Aristotle is my greatest philosophical hero. We’re talking about the guy that took Plato’s haphazard, mystic philosophy and turned it into a down-to-earth, rigorous, systematic investigation of all aspects of reality. Aristotle is the father of nearly every field of science, and every branch of philosophy. In the few cases where I think Aristotle was right (e.g. the Correspondence Theory of Truth), I wear my Aristotelianism with pride. So you can see why I’d be sympathetic to claims that Aristotle was fundamentally right, that Modern philosophy was wrong to reject virtually everything Aristotle said.
It is thus with great hope that I purchased Edward Feser’s magnum opus, Scholastic Metaphysics. This is the (small) book that’s supposed to show all those contemporary, analytic philosophers that they’re wrong and Aristotle was right. This blog-post series will be my reading diary of this book, my attempt to grapple with Feser’s arguments. As per my education in analytic philosophy, I’m opposed to his thesis – but I approach it not with fear he might be right, but with hope that he is! I would like nothing more than to see Aristotle vindicated.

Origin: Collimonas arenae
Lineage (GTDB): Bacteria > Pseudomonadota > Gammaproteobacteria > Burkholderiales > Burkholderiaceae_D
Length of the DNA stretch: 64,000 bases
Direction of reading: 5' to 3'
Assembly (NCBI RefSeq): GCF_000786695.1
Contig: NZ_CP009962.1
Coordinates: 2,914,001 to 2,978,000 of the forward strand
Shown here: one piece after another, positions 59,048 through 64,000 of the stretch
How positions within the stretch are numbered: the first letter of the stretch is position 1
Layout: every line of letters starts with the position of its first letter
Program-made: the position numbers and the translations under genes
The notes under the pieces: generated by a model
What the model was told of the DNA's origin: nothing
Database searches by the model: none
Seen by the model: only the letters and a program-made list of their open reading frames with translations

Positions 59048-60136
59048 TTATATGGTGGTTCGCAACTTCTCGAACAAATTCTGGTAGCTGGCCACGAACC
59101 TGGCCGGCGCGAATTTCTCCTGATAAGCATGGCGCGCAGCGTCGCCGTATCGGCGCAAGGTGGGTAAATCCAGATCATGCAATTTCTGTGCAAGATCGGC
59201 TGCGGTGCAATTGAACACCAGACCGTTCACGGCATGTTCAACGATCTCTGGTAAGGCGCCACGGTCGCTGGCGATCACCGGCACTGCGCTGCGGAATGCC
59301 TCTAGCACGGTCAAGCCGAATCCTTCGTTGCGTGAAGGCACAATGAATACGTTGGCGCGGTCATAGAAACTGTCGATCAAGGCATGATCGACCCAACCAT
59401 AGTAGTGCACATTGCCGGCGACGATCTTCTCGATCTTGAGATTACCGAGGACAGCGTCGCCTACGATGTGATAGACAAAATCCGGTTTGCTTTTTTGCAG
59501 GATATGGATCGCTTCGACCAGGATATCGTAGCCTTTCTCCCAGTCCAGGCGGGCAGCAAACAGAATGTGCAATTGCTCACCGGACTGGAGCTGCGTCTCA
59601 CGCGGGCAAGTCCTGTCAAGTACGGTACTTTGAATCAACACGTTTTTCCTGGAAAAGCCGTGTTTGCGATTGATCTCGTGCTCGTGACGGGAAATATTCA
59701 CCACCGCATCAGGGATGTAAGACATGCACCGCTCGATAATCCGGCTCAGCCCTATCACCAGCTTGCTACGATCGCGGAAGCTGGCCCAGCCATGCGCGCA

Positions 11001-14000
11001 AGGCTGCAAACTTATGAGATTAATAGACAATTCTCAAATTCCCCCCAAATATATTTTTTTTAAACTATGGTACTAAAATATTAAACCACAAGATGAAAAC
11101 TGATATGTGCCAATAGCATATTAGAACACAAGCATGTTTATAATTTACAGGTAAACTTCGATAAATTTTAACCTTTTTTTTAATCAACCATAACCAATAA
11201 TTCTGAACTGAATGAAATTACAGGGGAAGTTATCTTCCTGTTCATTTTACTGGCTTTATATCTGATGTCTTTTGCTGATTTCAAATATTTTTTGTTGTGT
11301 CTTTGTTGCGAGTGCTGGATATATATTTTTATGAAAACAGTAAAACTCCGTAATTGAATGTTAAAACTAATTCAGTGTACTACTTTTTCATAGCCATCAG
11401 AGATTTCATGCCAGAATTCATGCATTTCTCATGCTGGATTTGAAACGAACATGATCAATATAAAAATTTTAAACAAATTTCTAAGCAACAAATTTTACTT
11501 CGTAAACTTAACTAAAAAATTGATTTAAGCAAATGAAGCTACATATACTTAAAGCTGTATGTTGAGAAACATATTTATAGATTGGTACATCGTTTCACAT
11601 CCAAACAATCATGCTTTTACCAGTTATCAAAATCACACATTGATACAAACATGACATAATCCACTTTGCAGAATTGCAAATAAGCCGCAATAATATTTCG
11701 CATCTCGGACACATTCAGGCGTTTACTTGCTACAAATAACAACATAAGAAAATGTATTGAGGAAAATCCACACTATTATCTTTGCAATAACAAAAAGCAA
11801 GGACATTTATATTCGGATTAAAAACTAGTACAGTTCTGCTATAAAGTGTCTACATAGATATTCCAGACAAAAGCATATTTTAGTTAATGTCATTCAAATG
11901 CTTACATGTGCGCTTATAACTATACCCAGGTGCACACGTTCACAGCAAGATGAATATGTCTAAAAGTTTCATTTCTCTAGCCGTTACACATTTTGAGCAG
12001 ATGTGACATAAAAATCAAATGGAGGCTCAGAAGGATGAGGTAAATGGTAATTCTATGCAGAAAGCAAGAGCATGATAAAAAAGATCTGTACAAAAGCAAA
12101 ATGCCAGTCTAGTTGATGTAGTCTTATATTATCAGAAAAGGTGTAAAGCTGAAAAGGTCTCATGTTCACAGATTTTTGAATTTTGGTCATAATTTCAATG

Now, I disagree with Feser about, well, just about everything. But I do hope he is right, about the core of Aristotelian thought at least. With this in mind – let us read Scholastic Metaphysics!